• Sprained Ankles – What you need to know

  • Treating a sprained ankle the RIGHT way early on means a stronger ankle, faster recovery and less chance of re-injury. In this post we will help you understand what a sprained ankle involves, what you can do to help it straight away and why immediate physio treatment is so critical.

    Sprained ankles are known by a few different names such as a twisted ankle, rolled ankle, lateral ankle sprain or inversion ankle sprain

    Ankle injuries make up around a 5th of all sporting injuries and it is something that is commonly heard of but commonly passed off as a minor injury.

    The most common type of sprained ankle is easily the lateral ankle sprain (85%), and that is what we are going to discuss here.

    The FACTS:

    sprained ankle - lateral ligamentsHow it happens:

    You typically sprain your ankle when your foot is forced inward (inversion) and down (plantarflexion) at the same time – most often when changing direction, turning and/or on uneven surfaces.

    This puts the ligaments under too much stress too fast, which causes a tear of one or more of your ankle ligaments.

    Quick anatomy:

    The outer (lateral) ankle has 3 ligaments supporting it, with the weakest of these (and so the most often injured) being the ATFL (anterior talo-fibular ligament). The ATFL is the ligament at the front of the ankle shown here and in most simple sprains, this is the one sprained with or without the ligament below it.

    Sprained ankle recovery time:

    The recovery time is 2-6 weeks (if looked after properly) and keep in mind, even if it feels bad now, if you do all the right things you will be one of the 95% who return to sport and activity within 6 weeks.

    Our advice:

    Not taking ankle rehab seriously often leads to chronic ankle pain, long-term disability and other/recurrent injuries. Although the pain from ankle injuries decreases quickly, the body takes a specific amount of time to heal your injury fully. No amount of treatment will change the length of time something naturally takes to heal. However no treatment and getting back into things too quickly DOES change the length of time taken to naturally heal, and often it will cause the ankle to never heal fully. In fact, it takes between 16 and 40 WEEKS to regain full tensile strength!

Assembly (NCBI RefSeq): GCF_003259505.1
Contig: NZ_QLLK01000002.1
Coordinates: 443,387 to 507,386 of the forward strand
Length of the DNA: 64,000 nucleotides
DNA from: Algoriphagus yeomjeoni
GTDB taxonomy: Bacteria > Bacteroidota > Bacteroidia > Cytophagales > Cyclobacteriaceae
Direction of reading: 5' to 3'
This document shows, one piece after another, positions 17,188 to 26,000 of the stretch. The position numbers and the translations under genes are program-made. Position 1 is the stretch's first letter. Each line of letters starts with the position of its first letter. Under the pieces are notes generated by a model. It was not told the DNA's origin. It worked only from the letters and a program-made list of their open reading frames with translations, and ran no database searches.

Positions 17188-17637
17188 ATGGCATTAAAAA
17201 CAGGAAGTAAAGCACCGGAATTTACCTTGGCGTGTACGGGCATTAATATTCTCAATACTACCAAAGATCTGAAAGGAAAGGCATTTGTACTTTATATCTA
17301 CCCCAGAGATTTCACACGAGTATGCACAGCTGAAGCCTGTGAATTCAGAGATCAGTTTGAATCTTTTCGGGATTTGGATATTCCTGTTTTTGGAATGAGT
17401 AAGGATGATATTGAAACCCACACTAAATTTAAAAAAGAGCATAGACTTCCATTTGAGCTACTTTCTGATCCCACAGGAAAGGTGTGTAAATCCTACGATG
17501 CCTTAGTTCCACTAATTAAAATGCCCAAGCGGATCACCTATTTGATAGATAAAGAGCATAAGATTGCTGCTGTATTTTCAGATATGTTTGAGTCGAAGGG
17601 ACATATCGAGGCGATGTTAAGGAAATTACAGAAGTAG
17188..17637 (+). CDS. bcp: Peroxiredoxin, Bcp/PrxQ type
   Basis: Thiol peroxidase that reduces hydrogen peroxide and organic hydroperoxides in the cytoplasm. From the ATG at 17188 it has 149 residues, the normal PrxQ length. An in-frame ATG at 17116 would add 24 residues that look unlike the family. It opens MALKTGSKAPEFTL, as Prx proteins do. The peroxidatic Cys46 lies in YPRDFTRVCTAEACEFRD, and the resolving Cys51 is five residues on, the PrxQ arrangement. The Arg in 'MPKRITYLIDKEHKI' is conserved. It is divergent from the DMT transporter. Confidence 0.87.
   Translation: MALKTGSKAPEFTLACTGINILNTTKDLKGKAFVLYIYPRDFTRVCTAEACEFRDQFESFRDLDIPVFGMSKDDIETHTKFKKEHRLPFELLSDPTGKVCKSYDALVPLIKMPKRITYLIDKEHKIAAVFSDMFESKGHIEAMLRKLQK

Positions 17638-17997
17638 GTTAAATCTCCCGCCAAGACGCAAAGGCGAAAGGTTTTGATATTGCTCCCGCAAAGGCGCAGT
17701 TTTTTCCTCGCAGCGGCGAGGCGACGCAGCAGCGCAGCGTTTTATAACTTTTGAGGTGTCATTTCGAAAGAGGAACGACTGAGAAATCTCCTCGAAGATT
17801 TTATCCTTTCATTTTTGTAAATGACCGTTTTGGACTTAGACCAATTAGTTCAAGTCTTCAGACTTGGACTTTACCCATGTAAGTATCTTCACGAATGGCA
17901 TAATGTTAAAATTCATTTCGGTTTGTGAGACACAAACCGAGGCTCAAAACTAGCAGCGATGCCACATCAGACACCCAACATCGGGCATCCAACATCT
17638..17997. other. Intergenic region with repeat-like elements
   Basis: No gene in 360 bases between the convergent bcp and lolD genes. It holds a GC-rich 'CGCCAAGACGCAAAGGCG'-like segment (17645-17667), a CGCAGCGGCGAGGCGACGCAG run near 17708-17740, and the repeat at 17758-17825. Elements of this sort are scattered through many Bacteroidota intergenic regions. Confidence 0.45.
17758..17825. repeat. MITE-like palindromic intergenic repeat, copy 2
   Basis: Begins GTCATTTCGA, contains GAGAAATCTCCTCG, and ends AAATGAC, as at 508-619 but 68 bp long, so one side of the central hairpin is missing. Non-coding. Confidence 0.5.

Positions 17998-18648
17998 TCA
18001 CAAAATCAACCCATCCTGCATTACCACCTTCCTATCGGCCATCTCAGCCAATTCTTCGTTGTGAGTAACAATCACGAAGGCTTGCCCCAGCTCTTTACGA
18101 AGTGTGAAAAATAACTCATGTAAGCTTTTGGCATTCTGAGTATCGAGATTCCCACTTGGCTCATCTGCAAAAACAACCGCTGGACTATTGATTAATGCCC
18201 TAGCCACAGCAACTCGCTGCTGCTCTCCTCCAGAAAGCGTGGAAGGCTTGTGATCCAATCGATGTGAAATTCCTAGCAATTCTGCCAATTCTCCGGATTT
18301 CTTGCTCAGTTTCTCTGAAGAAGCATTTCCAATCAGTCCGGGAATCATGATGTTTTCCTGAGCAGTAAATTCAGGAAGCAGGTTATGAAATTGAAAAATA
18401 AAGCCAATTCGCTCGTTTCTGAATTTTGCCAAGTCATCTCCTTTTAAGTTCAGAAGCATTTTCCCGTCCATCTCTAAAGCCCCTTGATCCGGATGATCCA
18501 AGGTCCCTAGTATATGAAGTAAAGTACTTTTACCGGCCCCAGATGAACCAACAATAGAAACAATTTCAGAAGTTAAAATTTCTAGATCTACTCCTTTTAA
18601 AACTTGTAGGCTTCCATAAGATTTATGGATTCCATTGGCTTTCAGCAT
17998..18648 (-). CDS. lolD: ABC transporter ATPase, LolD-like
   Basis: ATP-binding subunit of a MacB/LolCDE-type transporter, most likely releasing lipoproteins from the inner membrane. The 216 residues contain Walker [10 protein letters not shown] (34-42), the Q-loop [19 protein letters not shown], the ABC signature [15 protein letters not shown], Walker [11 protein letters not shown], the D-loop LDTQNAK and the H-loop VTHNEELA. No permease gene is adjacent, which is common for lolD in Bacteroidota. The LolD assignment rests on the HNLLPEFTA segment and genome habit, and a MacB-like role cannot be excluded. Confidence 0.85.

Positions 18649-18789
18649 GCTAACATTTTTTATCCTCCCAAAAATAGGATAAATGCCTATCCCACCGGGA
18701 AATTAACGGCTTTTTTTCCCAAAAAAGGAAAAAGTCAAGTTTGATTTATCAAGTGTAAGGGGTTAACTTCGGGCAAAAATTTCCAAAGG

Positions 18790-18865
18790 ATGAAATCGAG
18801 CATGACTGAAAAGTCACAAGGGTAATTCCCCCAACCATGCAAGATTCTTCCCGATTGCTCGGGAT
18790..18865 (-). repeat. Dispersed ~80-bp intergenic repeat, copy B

Now that’s not to say that you will be out of action for 16 weeks, but it is something to keep in mind when trying to push yourself for a quick recovery.

    Getting back into things too quickly puts you at a very high risk of re-injuring your ankle. Even with ankle brace support! And the second time around you will take longer to feel back to normal.

    That is why it is so important to get treated early and follow the specific guidelines set out for you by your physio. Treatments may continue even once you are back to playing, and this is because your ankle is still healing and it needs to re-learn how to look after itself.

    The Treatment:

    1. First 72 Hours

    A great way to drastically reduce healing and recovery time in ankle sprains – and most other strains and sprains is to follow the RICE principles – Have a quick look at this post, which will explain it easily

    Just remember, with icing your ankle, do not ice it for more than 15 minutes at one time – try 10 on, 10 off etc.

    Note: It is important to rule out fractures early on and begin ROM exercises to mimimise loss of strength and balance – so come on in and see a physio who will comprehensively assess your ankle and set a plan with you while ruling out any fractures at the same time.

    2. Healing Phase

    During this phase, new ligament tissue and scar tissue is being laied down – This is most improtant phase and it is improtant too:

    • Minimise unnecessary scarring – This is done through exercises and joint mobilisations and other techniques during your treatment sessions. Scar tissue is in-flexible and so more likely to re-tear
    • Place controlled force through the injured tissue – The human body heals and adapts to the forces that are put through it – So if you put the right forces through the ligaments, they will heal stronger! This means gradual progression of rehab exercises (we will guide you through and keep you challenged) and not babying the ankle too much.
    • Regain proprioception – This is the ability for your brain to know where your ankle is – little receptiors in your ankle tell your brain exactly what is happening. BUT after a sprained ankle, the ankle loses a lot of this ability and is delayed, meaning slower reflexes and more risk of re-injuring your ankle. Not good, so that’s why we are here to guide your through the right re-training exercises to get your ankle back to it’s best.

    3. Full recovery

    Full recovery

    Full recovery

    This is where we get that extra 10% that gets you ready to get back to it, whether it be Netball, Rugby, Football or simply walking the dog. We will undertake sports-specific treatment and rehab so that you are ready. There is no point getting back to sport at 90% and then having to start the process again in 6 weeks time – it happens far too often.


    So, in conclusion, ankles can heal very well and strong if the right rehab is done, and followed through with. Come in and see the team to get started with your rehab, whether you injured your ankle yesterday or 6 months ago – We can and will help.